Analysis: Sri Lanka is in its worst economic crisis in recent history. Why?
By Danny Geevarghese
Sri Lankans wait in a queue to buy kerosene oil in Colombo, Sri Lanka, March 25, 2022. /CFP

Sri Lankans wait in a queue to buy kerosene oil in Colombo, Sri Lanka, March 25, 2022. /CFP

The ancient island of Serendib, shaped like a tear drop in the Indian Ocean – Sri Lanka – is in the midst of its worst economic crisis since independence from the British in 1948. 

The scenic and once-popular tourist haven of 22 million people is fraught with protests and rolling power cuts, no money to pay for food or fuel and looking to its Asian neighbors and beyond for survival. In just the past 30 days, the Sri Lankan rupee has fallen more than 45 percent to the U.S. dollar. Its coffers are dry, with under a billion dollars left. The country has more than $4 billion in debt to repay just this year, including a $1 billion international sovereign bond maturing in July.   

The genesis of the present crisis goes back to when Mahinda Rajapaksa was campaigning for his second term in office in 2019. This was Rajapaksa's getting back to power following his defeat in the election soon after his 2009 military victory against the LTTE – the separatist outfit who had fought the Sri Lankan government for close to three decades.  

Mahinda Rajapaksa returned in November 2019, this time as prime minister, paving the way for his brother Gotabaya Rajapaksa to become president and a cabinet that included four other members of his family. This is what has riled protesters on the streets of the capital, Colombo. Many of them carried posters which read "Out with the Rajapaksas" and "Down with nepotism." 

Mahinda Rajapaksa came back to power promising tax cuts which he implemented in December 2019, which seems to have been the first tile in the proverbial stack of dominoes. Tax rates were cut from 15 to 8 percent, dealing a punch in the gut to the state's revenues.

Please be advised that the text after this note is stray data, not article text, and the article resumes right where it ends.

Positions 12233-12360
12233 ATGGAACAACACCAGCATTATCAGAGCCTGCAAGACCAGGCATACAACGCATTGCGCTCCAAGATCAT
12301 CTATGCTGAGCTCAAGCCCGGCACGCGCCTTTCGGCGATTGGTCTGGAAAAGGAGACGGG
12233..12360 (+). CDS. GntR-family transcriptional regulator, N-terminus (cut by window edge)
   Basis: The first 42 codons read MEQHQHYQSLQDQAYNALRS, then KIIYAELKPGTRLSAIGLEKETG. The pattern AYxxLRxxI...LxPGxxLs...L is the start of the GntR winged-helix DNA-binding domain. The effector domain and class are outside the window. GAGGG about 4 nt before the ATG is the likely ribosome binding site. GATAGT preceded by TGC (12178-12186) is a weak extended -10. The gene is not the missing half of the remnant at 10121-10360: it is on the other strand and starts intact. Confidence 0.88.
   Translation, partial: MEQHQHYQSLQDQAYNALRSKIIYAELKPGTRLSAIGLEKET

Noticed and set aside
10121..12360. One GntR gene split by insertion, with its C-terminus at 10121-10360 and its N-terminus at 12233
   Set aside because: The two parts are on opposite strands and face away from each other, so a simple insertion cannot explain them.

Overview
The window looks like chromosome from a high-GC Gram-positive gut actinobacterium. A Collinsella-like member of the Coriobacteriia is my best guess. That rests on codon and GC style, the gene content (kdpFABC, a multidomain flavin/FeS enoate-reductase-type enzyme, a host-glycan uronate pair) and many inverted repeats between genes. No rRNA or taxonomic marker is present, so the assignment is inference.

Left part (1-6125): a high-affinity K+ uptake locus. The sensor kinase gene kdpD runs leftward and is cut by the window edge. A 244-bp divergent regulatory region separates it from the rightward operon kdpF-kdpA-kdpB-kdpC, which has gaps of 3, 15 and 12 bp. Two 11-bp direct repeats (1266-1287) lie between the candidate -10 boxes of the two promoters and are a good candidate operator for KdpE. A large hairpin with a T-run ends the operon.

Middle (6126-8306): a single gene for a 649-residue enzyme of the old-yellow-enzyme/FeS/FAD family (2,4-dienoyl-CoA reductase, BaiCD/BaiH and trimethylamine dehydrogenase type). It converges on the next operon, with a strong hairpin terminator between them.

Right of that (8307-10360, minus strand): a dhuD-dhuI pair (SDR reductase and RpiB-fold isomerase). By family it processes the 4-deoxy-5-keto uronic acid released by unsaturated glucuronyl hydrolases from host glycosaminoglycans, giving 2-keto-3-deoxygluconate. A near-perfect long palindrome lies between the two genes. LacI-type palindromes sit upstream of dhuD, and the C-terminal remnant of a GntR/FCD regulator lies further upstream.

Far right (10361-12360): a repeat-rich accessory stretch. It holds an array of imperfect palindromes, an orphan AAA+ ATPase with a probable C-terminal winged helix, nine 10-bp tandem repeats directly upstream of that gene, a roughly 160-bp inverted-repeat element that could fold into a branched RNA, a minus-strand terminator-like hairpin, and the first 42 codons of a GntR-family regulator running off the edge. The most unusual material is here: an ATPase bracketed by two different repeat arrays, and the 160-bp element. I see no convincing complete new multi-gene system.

Revenues were already on the downturn owing to the Easter bombings earlier that year when three churches and three luxury hotels were blown up, killing 269 and injuring more than 500. Then COVID-19 hit, sounding the death knell to the tourism industry. Vidhura S. Tennekoon, who worked for the country's central bank and is now affiliated with Indiana University–Purdue University Indianapolis, wrote, "Tourists, who spent $5.6 billion in 2018 and played a big role in balancing Sri Lanka's $10 billion trade deficit, disappeared virtually overnight."


The country's main exports of tea, garments and rubber also suffered greatly due to a decline in commodity prices. Tourism, which had brought in 12.6 percent of the country's roughly $81 billion GDP, had completely dried up. Another seemingly harmless move (and campaign promise) was the move to make Sri Lanka a hub of organic farming, which President Gotabaya Rajapaksa made good last year by enacting a national ban on the import of synthetic fertilizer and pesticides and ordering 2 million farmers in the country to go organic virtually overnight. This resulted in sinking yields. The country had long been self-reliant on rice production, but now had to import $450 million worth of rice as domestic prices for this island staple went up 50 percent. 

The move also affected the mainstay of the country's export, tea. It did paint a sad state of affairs with regard to the use of chemicals in crops, but that's beside the story, what happened was tea production tanked. Now, faced with angry farmers, the government had to partially lift the ban for key crops including tea, coconut and rubber. It also had to pay out nearly $349 million as compensation and subsidies to farmers who faced losses. The farmers did not relent claiming that the payments were not enough to cover their losses.  

Then came the Ukraine crisis, sending global fuel prices soaring, and for a country that imports its entire fuel needs, payments became difficult. Power blackouts and long queues for fuel became the norm in the island nation. Medicines, food and fuel became scarce. Add to this is the country's growing external debt, which is now around 120 percent of GDP. 

A state of emergency came into effect April 1 after people gathered outside the president's home and in anger set fire to public property. CGTN asked Paikiasothy Saravanamuttu, executive director of Colombo's Center for Policy Alternatives, what the way forward could be. He said the following needs to happen: Firstly, the Rajapaksas need to heed the demand of the people on the streets. Secondly, Parliament needs to take over. Thirdly, We need to go for debt restructuring with the IMF. And lastly, longer time reforms like getting rid of loss-making state-owned enterprises and reform of the tax system need to be introduced without delay. 

On April 4, three out of the five members of the Rajapaksa family resigned from their cabinet posts. Parliament is scheduled to convene its first session since a state of emergency was imposed. What steps will be taken to get people off the streets? The ball seems to be back in the hands of President Gotabaya Rajapaksa and his brother Prime Minister Mahinda Rajapaksa.

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